At Fashion Month, designers are taking the concept of post-pandemic dressing to uncomfortable new highs.

Long gone are the days of luxury loungewear and chic slippers. Apparently, we've moved onto pubis bone-baring waistbandsultra-mini mini-skirts, and now, the final frontier of movement-restricting, Y2K-tinged fashion trends: latex.

At Versace, models squeaked down the runway in latex tights and matching patent leather heels. Rubbery, angular coats and high-shine puffers appeared slightly more comfortable (albeit sweaty).

Richard Quinn also experimented with latex, using the plasticky material for gigantic hats, fetish-y gloves, and body-hugging turtlenecks. Donning a latex bodysuit, drag queen Violet Chachki even made a runway cameo, accompanied by a similarly shiny submissive (on a leash, of course).

Other latex moments: Christopher Kane's cut-out dresses, Raf Simons's rubbery one-pieces, Dion Lee's BDSM-adjacent tees.

On the celebrity front, Kim Kardashian has been making latex happen for years. Remember her extremely uncomfy-looking Balmain 'fit, which sparked comparisons to the least fortunate emoji?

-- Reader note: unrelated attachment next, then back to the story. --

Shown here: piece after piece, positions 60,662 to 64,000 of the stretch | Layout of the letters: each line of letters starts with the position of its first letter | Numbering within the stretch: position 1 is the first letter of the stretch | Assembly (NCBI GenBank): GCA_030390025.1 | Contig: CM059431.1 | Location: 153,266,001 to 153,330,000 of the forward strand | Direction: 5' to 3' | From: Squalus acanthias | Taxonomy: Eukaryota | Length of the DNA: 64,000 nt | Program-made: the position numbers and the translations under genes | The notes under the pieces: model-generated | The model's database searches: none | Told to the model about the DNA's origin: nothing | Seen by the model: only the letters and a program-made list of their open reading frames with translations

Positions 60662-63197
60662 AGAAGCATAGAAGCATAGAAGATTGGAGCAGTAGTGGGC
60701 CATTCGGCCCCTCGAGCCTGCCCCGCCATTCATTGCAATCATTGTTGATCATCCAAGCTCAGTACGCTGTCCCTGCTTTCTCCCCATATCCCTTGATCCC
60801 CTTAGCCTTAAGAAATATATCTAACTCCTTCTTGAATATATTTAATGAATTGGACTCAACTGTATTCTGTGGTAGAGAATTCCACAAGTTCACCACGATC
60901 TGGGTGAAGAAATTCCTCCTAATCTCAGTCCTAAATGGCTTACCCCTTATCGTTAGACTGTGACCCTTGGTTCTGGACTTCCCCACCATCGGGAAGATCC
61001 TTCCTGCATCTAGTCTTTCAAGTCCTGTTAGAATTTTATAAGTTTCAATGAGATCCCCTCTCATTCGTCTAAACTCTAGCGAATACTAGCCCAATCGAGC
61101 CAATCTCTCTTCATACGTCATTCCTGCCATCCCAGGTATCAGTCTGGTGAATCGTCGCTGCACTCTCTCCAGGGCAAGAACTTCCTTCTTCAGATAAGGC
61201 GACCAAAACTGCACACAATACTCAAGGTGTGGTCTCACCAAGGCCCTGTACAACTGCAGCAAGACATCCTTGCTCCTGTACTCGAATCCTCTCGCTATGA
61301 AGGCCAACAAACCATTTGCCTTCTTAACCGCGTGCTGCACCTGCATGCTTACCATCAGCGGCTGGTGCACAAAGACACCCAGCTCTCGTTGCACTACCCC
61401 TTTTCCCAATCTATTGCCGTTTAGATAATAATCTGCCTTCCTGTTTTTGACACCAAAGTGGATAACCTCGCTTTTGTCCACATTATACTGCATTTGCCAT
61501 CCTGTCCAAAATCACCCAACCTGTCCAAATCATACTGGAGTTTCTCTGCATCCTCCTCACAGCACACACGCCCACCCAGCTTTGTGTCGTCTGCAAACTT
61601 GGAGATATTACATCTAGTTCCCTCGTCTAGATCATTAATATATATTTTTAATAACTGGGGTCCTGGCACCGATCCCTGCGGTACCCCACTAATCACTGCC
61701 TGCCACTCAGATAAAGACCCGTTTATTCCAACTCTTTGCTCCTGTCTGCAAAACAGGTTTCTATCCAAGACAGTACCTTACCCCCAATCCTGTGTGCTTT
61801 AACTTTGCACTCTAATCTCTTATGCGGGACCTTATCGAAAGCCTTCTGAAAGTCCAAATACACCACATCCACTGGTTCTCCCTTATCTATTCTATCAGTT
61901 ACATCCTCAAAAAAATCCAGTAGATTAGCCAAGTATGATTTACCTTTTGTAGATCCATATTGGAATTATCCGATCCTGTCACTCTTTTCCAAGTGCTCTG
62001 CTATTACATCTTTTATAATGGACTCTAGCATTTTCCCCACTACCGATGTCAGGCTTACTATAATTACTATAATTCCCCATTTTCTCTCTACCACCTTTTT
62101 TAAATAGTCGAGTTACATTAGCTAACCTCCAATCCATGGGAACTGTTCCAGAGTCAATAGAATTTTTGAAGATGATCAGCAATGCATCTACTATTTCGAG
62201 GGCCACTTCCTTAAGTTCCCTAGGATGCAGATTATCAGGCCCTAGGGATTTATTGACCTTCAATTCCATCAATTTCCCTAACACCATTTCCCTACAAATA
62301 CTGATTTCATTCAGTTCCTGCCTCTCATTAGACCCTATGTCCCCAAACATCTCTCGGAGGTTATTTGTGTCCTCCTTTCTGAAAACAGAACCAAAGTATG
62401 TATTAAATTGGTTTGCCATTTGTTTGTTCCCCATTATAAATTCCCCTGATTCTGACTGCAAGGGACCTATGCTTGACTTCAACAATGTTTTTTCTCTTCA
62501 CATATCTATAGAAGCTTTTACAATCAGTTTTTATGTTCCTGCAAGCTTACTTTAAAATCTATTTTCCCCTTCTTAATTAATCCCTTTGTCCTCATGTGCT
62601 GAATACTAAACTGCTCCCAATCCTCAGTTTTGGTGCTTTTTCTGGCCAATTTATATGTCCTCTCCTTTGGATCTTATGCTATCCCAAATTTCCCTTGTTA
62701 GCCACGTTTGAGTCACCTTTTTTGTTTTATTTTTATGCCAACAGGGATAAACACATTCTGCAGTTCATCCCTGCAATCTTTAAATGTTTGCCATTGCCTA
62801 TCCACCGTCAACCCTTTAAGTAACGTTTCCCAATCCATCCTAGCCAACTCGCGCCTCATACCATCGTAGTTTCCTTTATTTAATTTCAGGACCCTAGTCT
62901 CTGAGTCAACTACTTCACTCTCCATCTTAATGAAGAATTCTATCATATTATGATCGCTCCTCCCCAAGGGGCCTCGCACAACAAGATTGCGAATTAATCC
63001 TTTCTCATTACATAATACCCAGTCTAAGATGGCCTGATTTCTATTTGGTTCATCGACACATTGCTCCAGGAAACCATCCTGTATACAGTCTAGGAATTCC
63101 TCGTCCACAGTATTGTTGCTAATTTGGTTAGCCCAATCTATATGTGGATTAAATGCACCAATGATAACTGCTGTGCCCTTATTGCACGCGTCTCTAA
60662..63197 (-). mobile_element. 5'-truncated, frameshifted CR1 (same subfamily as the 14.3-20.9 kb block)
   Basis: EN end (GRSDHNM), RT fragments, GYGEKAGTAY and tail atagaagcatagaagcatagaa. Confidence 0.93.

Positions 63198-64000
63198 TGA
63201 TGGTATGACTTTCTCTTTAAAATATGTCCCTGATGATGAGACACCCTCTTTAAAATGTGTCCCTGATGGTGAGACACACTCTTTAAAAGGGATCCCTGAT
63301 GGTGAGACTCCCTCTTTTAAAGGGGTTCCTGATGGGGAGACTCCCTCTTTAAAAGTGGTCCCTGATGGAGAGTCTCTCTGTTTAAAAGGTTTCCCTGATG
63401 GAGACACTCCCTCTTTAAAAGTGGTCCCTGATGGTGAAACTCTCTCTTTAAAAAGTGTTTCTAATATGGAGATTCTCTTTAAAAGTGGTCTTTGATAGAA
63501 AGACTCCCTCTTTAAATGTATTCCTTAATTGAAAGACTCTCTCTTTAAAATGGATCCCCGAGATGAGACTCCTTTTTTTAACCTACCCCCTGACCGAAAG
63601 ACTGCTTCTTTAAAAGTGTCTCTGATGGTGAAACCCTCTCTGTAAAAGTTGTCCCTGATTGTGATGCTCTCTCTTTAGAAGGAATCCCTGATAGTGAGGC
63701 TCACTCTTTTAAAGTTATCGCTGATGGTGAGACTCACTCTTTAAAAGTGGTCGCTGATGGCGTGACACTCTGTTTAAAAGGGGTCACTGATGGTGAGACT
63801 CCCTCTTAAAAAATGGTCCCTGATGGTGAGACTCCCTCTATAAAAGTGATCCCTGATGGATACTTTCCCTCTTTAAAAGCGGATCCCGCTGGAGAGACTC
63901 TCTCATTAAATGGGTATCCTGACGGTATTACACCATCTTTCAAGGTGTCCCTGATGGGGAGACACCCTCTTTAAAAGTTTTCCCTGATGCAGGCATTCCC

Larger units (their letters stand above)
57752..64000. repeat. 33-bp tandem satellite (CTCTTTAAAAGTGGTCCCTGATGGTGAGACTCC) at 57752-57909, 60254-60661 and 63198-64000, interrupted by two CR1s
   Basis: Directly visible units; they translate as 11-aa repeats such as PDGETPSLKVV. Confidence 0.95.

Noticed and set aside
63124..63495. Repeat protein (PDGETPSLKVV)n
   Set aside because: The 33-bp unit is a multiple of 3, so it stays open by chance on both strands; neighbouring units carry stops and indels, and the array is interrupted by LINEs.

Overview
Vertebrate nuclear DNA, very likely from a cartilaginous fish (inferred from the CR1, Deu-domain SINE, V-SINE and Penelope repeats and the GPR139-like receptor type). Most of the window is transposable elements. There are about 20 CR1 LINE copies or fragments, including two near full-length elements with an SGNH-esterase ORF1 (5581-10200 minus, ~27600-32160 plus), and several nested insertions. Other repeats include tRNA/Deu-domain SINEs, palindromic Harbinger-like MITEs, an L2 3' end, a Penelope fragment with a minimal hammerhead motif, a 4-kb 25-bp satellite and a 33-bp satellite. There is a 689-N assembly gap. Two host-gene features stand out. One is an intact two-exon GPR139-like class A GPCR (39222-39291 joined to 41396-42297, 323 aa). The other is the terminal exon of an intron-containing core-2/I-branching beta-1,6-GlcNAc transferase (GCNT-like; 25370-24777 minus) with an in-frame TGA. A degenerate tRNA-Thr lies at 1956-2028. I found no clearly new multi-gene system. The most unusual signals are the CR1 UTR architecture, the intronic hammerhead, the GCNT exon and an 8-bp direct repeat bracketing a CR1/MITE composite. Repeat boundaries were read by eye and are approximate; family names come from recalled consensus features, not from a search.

More recently, the influencer burned rubber in Milan, stepping out in a latex maxi-dress and latex pants by Avellano, which also dressed Julia Fox on her Kanye West relationship tour. Speaking of Fox — the "number one hustler" has also been pushing the latex agenda, wearing the material basically everywhere.

Even Rihanna is getting in on the trend. The Queen of Everything sat front row at Gucci wearing a latex and lace crop-top — you could say she put the "ate" in latex (sorry).

As fashion's Y2K craze shows no signs of waning, it only makes sense that the industry has embraced the rubbery medium, a touchpoint of early aughts futurism and club-wear. Sexy and daring with a dash of camp, latex is the moment — just don't expect me to wear it.

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